It is well settled that when securities are purchased at a "flat" rate, interest accrued and in default at the time of purchase, when paid, is a return of capital and not taxable income. Erskine Hewitt v. Commissioner, 1934, 30 B.T.A. 962; Clyde C. Pierce Corp. v. Commissioner, 5 Cir., 1941, 120 F.2d 206; R.O. Holton & Co. v. Commissioner, 1941, 44 B.T.A. 202; Noll v. Commissioner, 1941, 43 B.T.A. 496. However, in order to merit such treatment the interest must have actually accrued as of the date of purchase. The liability of the debtor to pay the interest must have already become fixed; it cannot be contingent upon the happening of some future event. While there are no cases expressing this distinction in the context now under consideration, the Supreme Court has repeatedly recognized it with regard to the deduction of items of expense by accrual basis taxpayers. Such deductions are allowed in the year of actual payment where it can be shown that the liability for the expense was not incurred unconditionally in an earlier year."It has long been held that in order truly to reflect the income of a given year, all the events must occur in that year which fix the amount and the fact of the taxpayer's liability for items of indebtedness deducted though not paid; and this cannot be the case where the liability is contingent * * *." Dixie Pine Products Co. v. Commissioner of Internal Revenue, 1944, 320 U.S. 516, 519, 64 S. Ct. 364, 365, 88 L. Ed. 420; Security Flour Mills Co. v. Commissioner of Internal Revenue, 1944, 321 U.S. 281, 64 S. Ct. 596, 88 L. Ed. 725; Lucas, Commissioner of Internal Revenue v. American Code Company, Inc., 1930, 280 U.S. 445, 50 S. Ct. 202, 74 L. Ed. 538. We recently applied the distinction in Pierce Estates, Inc. v. Commissioner, 3 Cir., 1952, 195 F.2d 475, in which a corporate taxpayer was allowed to deduct pastdue interest on its debenture notes in the year of payment, where the notes provided that interest thereon was payable only out of corporate income, as ascertained and declared by the board of directors.
Correlatively, in the instant case, the interest on the trust notes cannot be said to have "accrued" until the liability therefor became absolute. Under the terms of the notes, the obligor, St. Louis Public Service Company, did not bind itself unconditionally to pay any interest either prior to or at maturity.Payment of interest on the notes was contingent upon the payment of interest on the collateral income bonds, which in turn was payable only out of current earnings. In no event could the obligation to pay interest on the notes for any particular year accrue until the Company's earnings for that year were finally ascertained, because only when there were earnings did the obligation to pay interest on the bonds mature.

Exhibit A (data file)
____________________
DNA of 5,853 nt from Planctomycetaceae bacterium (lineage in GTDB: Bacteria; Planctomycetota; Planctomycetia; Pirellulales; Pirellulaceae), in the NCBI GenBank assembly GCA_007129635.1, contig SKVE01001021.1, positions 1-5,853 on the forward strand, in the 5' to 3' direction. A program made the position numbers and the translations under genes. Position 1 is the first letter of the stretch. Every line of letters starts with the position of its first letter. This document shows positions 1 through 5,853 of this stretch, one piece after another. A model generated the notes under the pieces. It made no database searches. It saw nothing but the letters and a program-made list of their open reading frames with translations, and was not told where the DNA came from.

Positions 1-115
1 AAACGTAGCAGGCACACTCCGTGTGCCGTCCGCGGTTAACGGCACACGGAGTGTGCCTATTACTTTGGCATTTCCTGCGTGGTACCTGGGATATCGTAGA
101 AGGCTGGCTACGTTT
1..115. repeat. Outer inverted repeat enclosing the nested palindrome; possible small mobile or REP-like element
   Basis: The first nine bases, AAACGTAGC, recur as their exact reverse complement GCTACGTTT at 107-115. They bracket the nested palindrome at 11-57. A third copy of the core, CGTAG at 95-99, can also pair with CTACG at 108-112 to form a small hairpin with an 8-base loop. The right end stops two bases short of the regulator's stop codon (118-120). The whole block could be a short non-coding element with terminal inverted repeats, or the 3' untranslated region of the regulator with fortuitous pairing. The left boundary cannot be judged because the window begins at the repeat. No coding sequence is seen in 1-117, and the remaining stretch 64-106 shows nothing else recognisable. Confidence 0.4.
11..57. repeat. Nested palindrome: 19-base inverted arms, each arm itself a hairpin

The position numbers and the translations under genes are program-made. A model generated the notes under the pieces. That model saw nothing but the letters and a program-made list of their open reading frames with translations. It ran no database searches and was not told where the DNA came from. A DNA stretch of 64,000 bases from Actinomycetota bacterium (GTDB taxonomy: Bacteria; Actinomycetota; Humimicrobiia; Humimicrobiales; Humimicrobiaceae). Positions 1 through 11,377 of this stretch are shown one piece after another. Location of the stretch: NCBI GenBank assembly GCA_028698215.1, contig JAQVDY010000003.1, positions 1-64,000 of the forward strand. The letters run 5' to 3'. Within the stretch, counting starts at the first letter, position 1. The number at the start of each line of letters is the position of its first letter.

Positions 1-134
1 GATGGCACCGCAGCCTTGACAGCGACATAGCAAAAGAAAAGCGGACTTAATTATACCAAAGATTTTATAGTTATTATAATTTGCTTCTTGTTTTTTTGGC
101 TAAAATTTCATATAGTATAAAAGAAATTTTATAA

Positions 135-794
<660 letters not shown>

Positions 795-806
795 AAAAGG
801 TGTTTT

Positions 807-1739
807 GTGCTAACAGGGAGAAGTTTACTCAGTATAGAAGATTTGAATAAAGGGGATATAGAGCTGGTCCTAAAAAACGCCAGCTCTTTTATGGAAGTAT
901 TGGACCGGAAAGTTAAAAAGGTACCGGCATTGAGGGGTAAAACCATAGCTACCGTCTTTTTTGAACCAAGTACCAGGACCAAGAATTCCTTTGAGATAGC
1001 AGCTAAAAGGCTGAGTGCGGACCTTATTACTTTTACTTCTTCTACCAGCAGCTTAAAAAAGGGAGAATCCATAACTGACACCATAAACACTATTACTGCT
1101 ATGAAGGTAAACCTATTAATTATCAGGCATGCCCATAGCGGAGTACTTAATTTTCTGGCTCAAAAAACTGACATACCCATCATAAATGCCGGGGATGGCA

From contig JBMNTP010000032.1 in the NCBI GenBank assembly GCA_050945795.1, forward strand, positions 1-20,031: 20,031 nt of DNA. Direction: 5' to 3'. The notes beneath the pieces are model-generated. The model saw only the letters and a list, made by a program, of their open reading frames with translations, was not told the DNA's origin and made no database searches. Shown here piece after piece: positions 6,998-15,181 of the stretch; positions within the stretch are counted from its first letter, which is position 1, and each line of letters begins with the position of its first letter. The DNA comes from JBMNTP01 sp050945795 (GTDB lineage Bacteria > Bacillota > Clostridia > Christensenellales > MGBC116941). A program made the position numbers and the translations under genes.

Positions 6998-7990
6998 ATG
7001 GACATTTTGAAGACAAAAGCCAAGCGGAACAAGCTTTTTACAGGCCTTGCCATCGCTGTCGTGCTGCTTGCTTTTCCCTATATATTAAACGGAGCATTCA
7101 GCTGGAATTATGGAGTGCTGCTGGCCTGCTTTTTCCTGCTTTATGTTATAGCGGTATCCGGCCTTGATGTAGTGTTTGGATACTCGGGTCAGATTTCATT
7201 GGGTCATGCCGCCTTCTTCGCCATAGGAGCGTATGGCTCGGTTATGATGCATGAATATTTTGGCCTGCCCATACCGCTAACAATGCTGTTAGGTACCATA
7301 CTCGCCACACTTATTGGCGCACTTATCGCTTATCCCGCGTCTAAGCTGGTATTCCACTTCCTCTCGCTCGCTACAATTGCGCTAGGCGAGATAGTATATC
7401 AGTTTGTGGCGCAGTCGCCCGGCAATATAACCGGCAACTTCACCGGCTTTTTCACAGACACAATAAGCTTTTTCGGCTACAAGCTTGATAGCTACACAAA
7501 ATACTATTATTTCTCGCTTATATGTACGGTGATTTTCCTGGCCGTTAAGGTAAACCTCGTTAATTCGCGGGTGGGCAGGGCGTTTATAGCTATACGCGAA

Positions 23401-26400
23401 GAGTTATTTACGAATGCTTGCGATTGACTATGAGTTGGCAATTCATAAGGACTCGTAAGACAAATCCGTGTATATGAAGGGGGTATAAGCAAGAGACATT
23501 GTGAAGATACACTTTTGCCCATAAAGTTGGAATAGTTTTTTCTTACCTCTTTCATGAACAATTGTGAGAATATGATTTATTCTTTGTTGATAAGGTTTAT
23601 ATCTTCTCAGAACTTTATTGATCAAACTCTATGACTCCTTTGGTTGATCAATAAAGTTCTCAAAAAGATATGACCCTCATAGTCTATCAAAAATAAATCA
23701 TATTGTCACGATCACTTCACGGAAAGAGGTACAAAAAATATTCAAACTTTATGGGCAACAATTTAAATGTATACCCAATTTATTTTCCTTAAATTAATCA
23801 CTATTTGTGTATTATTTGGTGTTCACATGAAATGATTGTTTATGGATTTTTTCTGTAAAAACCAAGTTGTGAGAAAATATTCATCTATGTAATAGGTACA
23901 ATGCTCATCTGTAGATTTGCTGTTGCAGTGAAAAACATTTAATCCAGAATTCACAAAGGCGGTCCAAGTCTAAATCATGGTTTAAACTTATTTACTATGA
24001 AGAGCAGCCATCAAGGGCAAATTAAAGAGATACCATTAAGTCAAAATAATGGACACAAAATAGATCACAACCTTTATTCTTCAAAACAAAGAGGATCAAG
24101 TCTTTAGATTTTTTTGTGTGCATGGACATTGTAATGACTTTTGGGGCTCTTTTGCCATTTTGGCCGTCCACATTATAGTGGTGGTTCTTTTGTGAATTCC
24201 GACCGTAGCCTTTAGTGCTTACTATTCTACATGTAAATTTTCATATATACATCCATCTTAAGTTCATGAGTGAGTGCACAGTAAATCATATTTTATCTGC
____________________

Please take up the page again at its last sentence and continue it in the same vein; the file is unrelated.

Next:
Taxpayer made three separate purchases of the notes, two in December of 1940 and one on January 3, 1941. The Company's earnings for 1940 were not determined until December 31st of that year. Consequently, it was only on the notes purchased thereafter that interest was in default for the year 1940. Of the payment of $28,877.15 received from the trustee on May 31, 1941, only $3,509.94 represented interest on the notes of Series C, purchased on January 3, 1941. That amount constituted a return of capital under the rule of Erskine Hewitt v. Commissioner and Clyde C. Pierce Corp. v. Commissioner, supra. The balance of the $28,877.15, as well as the entire sum of $223,024 received on May 31, 1942, was properly included by the Commissioner as income for the year of receipt.*fn7
The government contends that none of the sums in question should be treated as a return of capital, and that even the $3,509.94 interest on the Series C notes, purchased January 3, 1941, should be included in gross income, reasoning as follows: Under the terms of the notes, interest thereon was payable only out of interest "paid" on the bonds; interest on the bonds for each year was not actually paid until May 15th of the following year; therefore, the obligation to pay interest on the notes did not accrue until after that date. We cannot agree with this line of reasoning. While the bond trustee did not have to make physical payment of interest to the note trustee until May 15th of the ...